American Hip-Hop

The evolution of Chinese hip-hop can be traced back to the early 1990s when artists in China started experimenting with elements of American hip-hop. The United States, particularly hip-hop legends like Eminem, played a major role in shaping China’s budding rap scene. Chinese artists started to adapt the genre and incorporate their own cultural characteristics while also drawing inspiration from the Western world.

Language and Themes

One significant challenge Chinese rappers faced was language barriers. However, they overcame this by using a combination of English, Mandarin, and other Chinese dialects in their lyrics. Many Chinese hip-hop artists adapted the language and themes from American hip-hop but gave them a unique Chinese twist. They often touched upon social issues, politics, and youth culture, expressing their thoughts and experiences in Chinese society.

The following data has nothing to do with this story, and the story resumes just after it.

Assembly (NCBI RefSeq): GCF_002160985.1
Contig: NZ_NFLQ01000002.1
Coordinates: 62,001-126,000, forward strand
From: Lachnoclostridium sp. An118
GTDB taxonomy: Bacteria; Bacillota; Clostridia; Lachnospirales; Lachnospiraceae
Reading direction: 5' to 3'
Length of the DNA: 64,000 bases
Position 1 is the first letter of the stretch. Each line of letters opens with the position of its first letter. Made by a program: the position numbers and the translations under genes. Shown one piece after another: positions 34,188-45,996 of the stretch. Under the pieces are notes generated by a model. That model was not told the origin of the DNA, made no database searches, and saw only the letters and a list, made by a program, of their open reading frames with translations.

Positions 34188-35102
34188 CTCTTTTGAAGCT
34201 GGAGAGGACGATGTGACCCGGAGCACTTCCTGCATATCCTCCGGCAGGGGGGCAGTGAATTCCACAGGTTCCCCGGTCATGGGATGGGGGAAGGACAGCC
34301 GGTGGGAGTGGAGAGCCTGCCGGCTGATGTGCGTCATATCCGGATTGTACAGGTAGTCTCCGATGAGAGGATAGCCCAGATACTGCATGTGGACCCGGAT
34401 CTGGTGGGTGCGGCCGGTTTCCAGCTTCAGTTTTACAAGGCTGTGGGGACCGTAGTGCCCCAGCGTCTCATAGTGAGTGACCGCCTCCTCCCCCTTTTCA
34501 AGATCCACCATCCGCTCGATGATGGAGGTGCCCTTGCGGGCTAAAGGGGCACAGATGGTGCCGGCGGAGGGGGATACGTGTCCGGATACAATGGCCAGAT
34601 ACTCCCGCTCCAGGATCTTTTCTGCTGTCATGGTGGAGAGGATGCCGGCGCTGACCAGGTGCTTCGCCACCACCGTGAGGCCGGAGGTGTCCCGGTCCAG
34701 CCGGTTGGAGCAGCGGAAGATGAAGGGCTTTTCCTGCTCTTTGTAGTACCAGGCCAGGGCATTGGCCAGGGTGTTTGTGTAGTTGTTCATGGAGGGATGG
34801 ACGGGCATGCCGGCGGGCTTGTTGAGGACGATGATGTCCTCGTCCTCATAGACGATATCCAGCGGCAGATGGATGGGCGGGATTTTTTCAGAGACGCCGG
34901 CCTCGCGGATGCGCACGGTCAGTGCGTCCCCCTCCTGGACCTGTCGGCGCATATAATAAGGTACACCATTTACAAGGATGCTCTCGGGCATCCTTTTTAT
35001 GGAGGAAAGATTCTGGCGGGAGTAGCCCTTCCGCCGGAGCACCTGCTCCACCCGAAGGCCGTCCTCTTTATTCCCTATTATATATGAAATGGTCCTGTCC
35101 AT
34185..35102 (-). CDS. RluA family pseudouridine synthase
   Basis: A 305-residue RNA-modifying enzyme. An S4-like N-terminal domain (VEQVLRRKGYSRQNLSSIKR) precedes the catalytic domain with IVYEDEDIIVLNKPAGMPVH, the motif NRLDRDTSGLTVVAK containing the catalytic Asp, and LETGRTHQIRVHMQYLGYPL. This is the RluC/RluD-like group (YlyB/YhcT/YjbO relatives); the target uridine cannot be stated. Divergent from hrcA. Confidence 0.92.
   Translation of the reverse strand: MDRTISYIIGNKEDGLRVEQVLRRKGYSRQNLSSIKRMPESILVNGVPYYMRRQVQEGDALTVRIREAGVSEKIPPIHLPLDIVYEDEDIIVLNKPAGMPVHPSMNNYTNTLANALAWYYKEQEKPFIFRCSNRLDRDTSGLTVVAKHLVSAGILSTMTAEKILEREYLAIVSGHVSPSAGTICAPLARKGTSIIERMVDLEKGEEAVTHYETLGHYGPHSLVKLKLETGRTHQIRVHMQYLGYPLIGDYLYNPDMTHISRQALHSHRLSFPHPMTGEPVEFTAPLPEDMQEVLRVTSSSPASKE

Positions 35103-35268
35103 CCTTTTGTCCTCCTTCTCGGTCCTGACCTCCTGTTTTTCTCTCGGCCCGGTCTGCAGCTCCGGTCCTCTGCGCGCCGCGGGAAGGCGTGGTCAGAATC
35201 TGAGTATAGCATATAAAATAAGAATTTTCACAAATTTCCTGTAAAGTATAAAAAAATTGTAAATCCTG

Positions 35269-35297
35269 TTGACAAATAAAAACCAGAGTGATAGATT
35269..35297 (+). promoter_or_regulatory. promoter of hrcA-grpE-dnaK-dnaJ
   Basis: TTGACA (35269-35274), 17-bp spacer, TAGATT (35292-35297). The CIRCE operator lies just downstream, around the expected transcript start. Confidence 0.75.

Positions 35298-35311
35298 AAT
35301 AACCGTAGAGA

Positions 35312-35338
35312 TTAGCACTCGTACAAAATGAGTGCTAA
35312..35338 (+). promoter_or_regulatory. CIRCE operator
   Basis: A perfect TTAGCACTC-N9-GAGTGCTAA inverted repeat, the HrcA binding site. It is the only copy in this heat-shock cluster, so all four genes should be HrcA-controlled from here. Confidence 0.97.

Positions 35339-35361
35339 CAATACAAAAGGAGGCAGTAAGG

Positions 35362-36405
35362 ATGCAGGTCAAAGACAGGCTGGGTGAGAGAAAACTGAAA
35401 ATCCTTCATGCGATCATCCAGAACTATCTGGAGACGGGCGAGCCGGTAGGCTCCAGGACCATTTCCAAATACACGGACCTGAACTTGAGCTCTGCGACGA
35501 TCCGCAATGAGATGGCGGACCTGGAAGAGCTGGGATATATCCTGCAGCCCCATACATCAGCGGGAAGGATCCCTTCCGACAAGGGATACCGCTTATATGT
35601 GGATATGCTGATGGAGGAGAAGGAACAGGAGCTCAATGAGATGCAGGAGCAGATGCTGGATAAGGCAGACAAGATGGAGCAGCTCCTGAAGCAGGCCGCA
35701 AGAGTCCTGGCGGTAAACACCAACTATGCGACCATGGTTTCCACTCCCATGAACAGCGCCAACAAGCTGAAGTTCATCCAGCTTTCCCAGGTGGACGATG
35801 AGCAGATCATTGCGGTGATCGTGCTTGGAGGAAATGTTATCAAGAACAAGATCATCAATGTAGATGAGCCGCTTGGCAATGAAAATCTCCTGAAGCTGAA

Styles and Creativity

The influence of Western hip-hop led to constant innovation within the Chinese rap scene. Artists not only experimented with various beats and production styles but also took inspiration from Hong Kong’s emotive Cantopop music. As Chinese hip-hop grew, local talents started incorporating elements from other genres such as rock and electronic music, further diversifying the sound and making it more appealing to broader audiences.

By drawing from both American and Chinese culture, artists developed a distinctive style that defines Chinese hip-hop today. The jianghu flow is a core element, which represents loyalty, struggle, and compromise rooted in traditional Chinese culture. This fusion of modern and traditional themes has played a significant role in the popularity and growth of hip-hop in China.